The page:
Battery draining issues? You are kidding. Has the iPhone 5s not had enough problems? Is there more trouble to haunt this new member of the iPhone dynasty?
Apple launched the iPhone 5s on September 10, as the most forward-thinking iPhone yet and the world’s first smartphone with 64-bit desktop-class architecture for blazing fast performance in the palm of your hand.
But after the initial excitement came complaints that motion sensors were off, not to mention complaints about frustrating screen crashes and reboots. Now comes accounts of disappointing battery life, as first reported by The New York Times on Tuesday.
Here is the news. The iPhone 5s has a "manufacturing issue" that, for some iPhone 5s users results in reduced battery performance and could cause longer charging times.
“We recently discovered a manufacturing issue affecting a very limited number of iPhone 5s devices that could cause the battery to take longer to charge or result in reduced battery life,” said an Apple spokesperson responding to The New York Times. “We are reaching out to customers with affected phones and will provide them with a replacement phone.”
Apple is hardly an open source bastion, and it is not clear what the “manufacturing issue” is all about, in turn there is no hard information on what kind of “issue” could render the batteries problematic. Brian Chen, who authored The New York Times article, took care to point out that "a manufacturing issue is not the same as a defective battery, which some users thought was the problem with their phones."
An absence of details on what the manufacturing issue could be is accompanied by an absence of details on the exact number of people affected. Apple only referred to “a limited number” but The New York Times said the statement from Apple "implies" that it is only a few thousand devices.
Apple watchers observed that since Apple has chosen to reach out to affected customers rather than posting an alert on its site suggests the number is indeed small.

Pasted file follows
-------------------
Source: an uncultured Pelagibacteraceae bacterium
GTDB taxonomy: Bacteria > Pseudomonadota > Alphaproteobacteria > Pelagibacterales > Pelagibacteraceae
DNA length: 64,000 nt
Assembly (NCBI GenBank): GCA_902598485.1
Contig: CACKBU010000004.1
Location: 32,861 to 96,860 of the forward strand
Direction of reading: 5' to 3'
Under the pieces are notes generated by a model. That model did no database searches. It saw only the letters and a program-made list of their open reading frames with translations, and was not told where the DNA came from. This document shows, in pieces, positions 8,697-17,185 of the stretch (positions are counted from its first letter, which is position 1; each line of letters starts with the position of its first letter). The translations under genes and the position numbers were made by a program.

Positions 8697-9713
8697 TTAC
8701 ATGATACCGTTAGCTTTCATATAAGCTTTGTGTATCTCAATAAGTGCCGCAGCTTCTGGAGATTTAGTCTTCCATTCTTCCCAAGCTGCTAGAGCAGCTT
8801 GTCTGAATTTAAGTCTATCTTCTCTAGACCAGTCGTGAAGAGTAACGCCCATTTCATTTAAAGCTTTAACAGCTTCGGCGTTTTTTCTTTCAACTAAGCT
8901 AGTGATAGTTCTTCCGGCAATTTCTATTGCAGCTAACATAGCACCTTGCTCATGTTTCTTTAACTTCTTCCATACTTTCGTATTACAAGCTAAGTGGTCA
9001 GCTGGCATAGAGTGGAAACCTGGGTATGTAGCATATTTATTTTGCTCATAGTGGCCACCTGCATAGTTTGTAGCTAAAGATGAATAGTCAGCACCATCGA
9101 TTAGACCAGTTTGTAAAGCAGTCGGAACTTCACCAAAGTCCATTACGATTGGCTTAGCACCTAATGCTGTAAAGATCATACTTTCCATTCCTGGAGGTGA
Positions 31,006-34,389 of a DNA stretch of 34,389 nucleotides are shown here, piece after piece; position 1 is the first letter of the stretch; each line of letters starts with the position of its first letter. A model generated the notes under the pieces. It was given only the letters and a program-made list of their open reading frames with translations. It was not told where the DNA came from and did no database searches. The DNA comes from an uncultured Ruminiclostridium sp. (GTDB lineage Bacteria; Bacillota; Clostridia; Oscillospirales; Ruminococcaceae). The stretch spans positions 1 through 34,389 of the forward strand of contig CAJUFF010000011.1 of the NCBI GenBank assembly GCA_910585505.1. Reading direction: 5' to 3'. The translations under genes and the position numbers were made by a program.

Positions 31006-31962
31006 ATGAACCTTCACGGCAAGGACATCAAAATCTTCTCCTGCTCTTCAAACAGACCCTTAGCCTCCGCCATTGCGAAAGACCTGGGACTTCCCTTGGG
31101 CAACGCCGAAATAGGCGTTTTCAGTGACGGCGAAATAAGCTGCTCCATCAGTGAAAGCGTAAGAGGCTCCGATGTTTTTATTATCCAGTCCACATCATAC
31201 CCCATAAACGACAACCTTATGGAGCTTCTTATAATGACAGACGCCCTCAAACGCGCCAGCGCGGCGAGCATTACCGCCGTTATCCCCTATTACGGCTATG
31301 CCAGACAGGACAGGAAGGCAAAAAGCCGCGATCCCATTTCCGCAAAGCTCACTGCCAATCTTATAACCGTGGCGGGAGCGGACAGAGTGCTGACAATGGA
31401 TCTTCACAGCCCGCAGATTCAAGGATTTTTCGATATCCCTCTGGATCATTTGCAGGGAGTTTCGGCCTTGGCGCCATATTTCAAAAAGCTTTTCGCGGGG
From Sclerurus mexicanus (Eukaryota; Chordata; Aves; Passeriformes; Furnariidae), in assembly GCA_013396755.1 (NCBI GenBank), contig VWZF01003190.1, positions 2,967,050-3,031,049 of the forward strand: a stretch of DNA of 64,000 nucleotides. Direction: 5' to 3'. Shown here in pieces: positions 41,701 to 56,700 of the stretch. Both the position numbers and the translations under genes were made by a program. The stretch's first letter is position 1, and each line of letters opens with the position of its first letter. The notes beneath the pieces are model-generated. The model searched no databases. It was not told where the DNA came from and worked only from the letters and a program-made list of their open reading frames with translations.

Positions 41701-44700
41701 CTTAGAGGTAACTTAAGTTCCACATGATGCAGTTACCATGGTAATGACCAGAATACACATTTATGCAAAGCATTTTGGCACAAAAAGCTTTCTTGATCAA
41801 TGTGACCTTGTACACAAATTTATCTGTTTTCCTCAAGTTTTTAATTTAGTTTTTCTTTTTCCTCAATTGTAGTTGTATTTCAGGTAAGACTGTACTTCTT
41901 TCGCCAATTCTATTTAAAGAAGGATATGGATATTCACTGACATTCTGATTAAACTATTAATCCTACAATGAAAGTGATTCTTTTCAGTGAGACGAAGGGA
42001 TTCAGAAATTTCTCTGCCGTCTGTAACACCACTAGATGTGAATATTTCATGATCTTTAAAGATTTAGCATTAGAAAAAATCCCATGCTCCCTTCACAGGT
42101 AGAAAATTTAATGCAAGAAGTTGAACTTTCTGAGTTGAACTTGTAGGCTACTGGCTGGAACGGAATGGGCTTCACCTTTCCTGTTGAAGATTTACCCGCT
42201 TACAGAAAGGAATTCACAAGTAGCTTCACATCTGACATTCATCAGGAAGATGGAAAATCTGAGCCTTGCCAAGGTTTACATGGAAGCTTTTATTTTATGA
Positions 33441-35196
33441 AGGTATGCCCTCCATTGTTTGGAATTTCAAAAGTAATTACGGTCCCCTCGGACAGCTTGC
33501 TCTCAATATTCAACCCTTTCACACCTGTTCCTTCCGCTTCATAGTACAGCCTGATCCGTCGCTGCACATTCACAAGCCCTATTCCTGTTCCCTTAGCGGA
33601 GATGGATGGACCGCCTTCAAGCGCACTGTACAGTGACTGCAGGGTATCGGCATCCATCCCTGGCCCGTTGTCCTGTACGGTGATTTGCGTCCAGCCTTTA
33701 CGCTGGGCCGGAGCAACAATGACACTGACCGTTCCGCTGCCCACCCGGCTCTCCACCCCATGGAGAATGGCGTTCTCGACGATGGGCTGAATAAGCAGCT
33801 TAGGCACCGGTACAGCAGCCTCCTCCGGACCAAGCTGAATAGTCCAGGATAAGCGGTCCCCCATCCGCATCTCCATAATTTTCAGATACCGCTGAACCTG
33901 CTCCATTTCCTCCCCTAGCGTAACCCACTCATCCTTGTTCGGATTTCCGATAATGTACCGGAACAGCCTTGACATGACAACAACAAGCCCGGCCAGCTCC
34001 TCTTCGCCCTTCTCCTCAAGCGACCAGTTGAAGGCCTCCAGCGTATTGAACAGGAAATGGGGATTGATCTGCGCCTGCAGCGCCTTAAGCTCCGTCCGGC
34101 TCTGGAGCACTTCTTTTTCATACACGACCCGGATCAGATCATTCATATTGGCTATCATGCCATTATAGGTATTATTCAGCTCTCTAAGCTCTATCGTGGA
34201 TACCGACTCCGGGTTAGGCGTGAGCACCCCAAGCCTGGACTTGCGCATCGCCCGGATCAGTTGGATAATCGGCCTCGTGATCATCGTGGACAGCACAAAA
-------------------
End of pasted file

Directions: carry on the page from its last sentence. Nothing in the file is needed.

Consumers generally regard the life of batteries as an important consideration when choosing mobile devices. Apple’s specs for the iPhone 5s provided a favorable outlook, with up to 10 hours of battery life on talk time and 250 hours of standby time.
More Juice, Please
Apple is not alone as a smartphone vendor with battery performance headaches. Apple stated that the trouble affecting batteries is a manufacturing issue. In general, however, problems concerning battery drain are not unusual on smartphones. Techies have seen the writing on the wall for some time, pointing out that more powerful phones with richer features take a toll on battery juice.
What is more, smartphone producers use lithium-ion polymer batteries that may be reaching their theoretical limits when it comes to power storage. Apple's page about lithium-ion batteries has noted that “rechargeable lithium-based technology currently provides the best performance for your Apple notebook computer, iPod, iPhone, or iPad. You can also find this standard battery technology in many other devices.”
Lithium-ion batteries power nearly every portable device today but, according to California Lithium Battery (CalBattery), the demand that the devices place on their power sources "has increased a thousand-fold in the last quarter century, but battery energy density/capacity has only tripled."
A huge market opportunity presents itself, as a result, for companies to develop advanced materials required to improve the life cycles of lithium-ion batteries. CalBattery, focused on developing and commercializing battery materials, systems, components, and cells, is one of those companies aiming to push the envelope.